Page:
By Adam Strunk
A funnel cloud formed over North Newton Wednesday night during a thunderstorm sparking some residential concerns, considering no tornado sirens sounded and no tornado warning was issued issued.
However we can relax. The funnel wasn’t the beginnings of a tornado but instead a cold air funnel, and had little if any chance of reaching the ground.
That’s according to the National Weather Service.
“It was such a large thunderstorm with so much upward motion with turbulent eddies, sometimes you get those little funnels,” NWS meteorologist Andy Kleinsasser said.
Basically the funnels form when air is much warmer on the ground than higher up in the atmosphere. Convection causes their formation, as opposed to total storm rotation, which causes the much larger and more damaging tornadoes. Cold Air funnels often form high in the clouds and are puny or ropey compared to tornadoes, or tornado funnel clouds which form close to the ground and are thicker.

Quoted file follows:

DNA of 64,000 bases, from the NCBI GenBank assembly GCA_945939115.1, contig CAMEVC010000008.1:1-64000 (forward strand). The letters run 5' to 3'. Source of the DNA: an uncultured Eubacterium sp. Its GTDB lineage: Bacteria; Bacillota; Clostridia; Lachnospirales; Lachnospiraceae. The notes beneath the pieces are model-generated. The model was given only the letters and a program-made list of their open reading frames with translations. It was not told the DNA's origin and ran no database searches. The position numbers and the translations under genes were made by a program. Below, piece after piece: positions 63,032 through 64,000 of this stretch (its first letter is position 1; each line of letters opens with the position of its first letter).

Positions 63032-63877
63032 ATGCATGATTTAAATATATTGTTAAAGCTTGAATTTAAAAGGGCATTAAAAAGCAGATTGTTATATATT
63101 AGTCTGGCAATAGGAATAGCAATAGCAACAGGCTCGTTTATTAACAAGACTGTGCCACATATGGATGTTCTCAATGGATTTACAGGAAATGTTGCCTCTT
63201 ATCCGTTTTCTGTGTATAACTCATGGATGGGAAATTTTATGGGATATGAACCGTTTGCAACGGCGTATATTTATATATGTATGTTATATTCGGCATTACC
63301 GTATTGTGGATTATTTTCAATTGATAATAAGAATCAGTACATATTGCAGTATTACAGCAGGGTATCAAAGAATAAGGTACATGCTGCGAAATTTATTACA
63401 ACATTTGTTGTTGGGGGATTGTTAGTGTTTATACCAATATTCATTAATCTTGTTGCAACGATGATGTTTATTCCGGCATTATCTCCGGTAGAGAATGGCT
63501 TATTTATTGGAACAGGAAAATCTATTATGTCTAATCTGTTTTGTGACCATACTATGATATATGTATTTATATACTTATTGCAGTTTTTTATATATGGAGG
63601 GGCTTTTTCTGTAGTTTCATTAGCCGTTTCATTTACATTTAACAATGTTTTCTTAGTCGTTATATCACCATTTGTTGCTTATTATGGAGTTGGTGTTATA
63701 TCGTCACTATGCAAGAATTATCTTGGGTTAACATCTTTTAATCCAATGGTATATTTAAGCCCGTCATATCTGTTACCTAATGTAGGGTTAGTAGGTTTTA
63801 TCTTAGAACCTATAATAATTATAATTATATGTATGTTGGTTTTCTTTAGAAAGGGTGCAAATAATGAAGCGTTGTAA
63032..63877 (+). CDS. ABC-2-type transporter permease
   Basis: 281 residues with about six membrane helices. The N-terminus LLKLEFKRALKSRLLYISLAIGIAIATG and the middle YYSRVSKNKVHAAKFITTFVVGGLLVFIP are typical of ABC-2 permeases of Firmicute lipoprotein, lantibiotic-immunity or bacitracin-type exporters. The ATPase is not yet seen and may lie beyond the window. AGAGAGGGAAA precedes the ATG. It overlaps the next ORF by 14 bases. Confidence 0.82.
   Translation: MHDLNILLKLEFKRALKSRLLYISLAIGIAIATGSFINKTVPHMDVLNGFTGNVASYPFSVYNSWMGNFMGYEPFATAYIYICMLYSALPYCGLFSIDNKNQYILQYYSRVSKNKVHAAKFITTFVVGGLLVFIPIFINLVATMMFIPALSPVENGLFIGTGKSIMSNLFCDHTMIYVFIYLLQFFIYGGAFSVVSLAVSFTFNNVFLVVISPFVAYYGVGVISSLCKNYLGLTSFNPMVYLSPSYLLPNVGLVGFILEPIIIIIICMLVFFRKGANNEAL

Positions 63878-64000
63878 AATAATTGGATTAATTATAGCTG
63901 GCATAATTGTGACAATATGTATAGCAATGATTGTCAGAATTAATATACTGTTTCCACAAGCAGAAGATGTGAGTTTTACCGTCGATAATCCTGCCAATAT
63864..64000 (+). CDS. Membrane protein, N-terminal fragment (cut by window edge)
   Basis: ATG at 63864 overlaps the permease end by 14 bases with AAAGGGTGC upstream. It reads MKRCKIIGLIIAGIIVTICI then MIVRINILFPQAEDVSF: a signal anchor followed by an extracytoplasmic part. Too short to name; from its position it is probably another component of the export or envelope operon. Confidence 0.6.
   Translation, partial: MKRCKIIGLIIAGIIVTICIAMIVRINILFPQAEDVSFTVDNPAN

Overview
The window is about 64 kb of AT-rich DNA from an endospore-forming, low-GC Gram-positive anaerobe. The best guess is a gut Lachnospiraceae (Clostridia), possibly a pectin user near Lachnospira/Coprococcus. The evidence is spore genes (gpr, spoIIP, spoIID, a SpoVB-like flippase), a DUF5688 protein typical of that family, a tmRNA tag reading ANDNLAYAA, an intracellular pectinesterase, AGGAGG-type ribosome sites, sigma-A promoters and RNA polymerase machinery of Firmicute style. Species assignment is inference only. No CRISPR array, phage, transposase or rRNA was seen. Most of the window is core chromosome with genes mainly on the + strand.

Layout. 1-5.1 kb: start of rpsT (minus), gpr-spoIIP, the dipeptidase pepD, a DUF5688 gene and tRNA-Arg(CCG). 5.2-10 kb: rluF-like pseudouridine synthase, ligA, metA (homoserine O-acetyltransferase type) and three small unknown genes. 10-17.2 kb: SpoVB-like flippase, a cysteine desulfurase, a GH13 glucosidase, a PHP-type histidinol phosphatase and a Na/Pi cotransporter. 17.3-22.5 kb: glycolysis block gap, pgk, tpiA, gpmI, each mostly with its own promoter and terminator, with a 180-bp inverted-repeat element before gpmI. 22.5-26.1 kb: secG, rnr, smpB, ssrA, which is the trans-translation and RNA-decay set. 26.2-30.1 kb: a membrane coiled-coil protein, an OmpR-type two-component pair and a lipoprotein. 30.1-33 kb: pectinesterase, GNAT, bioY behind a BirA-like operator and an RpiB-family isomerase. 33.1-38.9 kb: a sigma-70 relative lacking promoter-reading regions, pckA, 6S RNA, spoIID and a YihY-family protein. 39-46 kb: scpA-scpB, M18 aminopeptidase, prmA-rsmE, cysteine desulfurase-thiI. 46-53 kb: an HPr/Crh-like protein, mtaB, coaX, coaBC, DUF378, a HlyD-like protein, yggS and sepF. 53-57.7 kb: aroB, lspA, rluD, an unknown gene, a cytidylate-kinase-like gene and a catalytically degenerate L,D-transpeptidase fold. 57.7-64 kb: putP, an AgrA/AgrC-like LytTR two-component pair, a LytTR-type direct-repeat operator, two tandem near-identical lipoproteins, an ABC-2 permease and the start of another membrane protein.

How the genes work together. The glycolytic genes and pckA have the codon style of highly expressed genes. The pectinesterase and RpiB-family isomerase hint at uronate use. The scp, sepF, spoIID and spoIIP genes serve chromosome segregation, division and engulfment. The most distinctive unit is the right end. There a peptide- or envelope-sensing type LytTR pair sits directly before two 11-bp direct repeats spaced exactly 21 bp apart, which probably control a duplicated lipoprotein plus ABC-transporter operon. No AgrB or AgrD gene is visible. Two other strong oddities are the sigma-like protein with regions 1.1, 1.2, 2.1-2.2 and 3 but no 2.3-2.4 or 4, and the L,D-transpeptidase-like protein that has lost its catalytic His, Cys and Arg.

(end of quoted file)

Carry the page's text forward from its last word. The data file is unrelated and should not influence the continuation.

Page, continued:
According to the NWS Cold air funnels are usually harmless, but on rare occasions they can touch down and cause EF-0 level (winds up to 85 mph) tornado damage.
Kleinsasser said that the NWS spotted no rotation with the storms, and that because there was no rotation indicating the possibility of a tornado, no sirens were sounded.
“Our philosophy, we have to ask ourselves questions,” he said in regard to using storm sirens, and text alerts.
“If a tiny cold air funnel that will more than likely never touch down or do we want to use that or save that for something more dangerous.”
The cold air spout was caused by a thunderstorm that brought rain and some pretty dramatic lightening.
Here’s the video of the funnel by Rodger Nugent, and a few other storm shots: